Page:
The HTML5 Video Tag's Fatal Flaw
Back in the day there was no standard way to publish video on the web This post was automatically imported from my old sandfly.net.nz blog. It may look a little weird since it was not originally written for this format.. You could put any kind of video file you wanted on the server, but there was no guarantee that your readers would have the correct plugin required to view it. Everyone had to have a bunch of plugins installed to have any hope of viewing the majority of video files. This post is hideously out-of-date, but I am keeping it around due to historical interest. It actually garnered some small amount of buzz back in the day and one of the Mozilla devs dropped by my old blog to point out some issues I hadn't thought through.
Flash video solves this problem. Flash was installed on nearly every computer anyway, so once they added a video decoder it seemed obvious to provide video content in Flash, even if it was in many ways not as good as the older plugins. Flash video uses massive amounts of processor time and slows down everything else on your computer. On the other hand, websites like Flash because it is easy to skin the player to fit in with the look of the site, and it makes downloading the raw video file (slightly) more difficult.
The <video> tag is supposed to replace Flash by linking to video files in the same way that the <img> tag links to images. In practice this is more complicated than it sounds because videos typically require the ability to skip and rewind content. This means that the browser must be prepared to download different parts of the file and cache things carefully to maintain performance. But these problems have long been solved.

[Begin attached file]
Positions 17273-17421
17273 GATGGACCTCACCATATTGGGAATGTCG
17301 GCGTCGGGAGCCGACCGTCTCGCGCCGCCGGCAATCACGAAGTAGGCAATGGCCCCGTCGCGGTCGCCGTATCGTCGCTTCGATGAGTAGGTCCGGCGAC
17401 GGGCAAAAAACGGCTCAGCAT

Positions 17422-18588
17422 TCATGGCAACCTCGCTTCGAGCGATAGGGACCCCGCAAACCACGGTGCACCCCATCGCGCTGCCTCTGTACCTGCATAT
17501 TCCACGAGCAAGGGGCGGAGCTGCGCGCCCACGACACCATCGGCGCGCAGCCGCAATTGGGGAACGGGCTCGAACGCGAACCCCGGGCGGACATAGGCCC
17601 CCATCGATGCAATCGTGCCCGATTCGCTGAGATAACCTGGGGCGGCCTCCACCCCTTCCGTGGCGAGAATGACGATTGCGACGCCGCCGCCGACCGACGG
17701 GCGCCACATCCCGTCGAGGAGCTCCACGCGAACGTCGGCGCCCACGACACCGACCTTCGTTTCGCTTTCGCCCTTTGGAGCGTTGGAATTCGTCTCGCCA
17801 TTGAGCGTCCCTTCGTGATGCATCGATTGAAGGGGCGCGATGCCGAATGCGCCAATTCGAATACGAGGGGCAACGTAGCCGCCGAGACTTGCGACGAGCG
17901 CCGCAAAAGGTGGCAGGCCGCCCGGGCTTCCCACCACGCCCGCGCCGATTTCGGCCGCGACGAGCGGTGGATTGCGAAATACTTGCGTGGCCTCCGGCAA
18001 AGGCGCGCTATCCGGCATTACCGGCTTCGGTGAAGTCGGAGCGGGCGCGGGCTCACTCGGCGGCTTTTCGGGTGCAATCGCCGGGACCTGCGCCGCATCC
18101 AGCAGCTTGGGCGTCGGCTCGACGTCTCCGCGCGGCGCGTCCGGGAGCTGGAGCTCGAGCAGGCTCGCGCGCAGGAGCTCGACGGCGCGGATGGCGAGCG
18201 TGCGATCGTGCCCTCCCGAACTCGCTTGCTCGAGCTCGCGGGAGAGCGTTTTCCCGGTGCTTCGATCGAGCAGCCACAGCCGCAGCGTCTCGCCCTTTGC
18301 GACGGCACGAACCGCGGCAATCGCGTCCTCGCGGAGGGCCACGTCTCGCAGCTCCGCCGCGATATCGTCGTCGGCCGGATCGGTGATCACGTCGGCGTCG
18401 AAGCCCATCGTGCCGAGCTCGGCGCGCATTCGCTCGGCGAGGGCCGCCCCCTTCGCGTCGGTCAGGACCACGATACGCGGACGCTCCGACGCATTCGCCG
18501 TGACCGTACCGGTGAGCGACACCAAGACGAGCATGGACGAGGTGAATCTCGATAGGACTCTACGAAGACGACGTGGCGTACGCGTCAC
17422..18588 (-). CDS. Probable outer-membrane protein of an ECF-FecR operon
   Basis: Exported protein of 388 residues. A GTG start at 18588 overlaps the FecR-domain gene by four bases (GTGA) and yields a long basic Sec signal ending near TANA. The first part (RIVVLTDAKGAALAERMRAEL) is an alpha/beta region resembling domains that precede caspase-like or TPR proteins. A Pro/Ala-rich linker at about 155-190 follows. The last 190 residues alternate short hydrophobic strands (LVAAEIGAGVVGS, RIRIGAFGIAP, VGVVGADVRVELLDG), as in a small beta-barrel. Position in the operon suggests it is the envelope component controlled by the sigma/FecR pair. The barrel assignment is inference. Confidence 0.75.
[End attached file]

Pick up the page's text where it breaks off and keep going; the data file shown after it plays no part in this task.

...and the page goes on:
I have been waiting for the big sites to make announcements, and today seems to be <video> day all over the internet. Both YouTube and Dailymotion have demo pages up showing <video> content:
YouTube's HTML5 Page is designed to show how the <video> tag can replicate the functionality of their famous Flash-based player exactly. Unless you looked at the source (or your OS's process monitor) you would never know you were using a different player.
All this is very cool, but the two demos reveal the video tag's fatal flaw : codecs. When the video tag was proposed, all browsers were supposed to support an unencumbered decoder named Ogg Theora (no seriously, that's its name). There were just three problems:
- Ogg Theora's quality was not as good as other codecs
- Although Ogg Theora was designed to be free of patent issues, it was felt that it may be a bit of a lightning rod for litigation.
- Certain companies may have a vested interest in seeing their own codecs used.
So the requirement to support Ogg Theora was dropped. This means that although all HTML5 browsers will support <video>, there is no guarantee that they will be able to play and particular file. Firefox (at least the 3.5 beta) plays Ogg Theora, but Safari plays H.264 (a superior but expensive to license codec) but not vice versa. For instance, one of the demos above plays in Firefox, the other plays in Safari. This puts us in the farcical situation of having no standard way to publish video, exactly where we started.
There is also the small point that the most widely used browser (IE) does not support the video tag, and probably won't for years. I predict that Flash video will be around for a while yet, and I am not happy about it.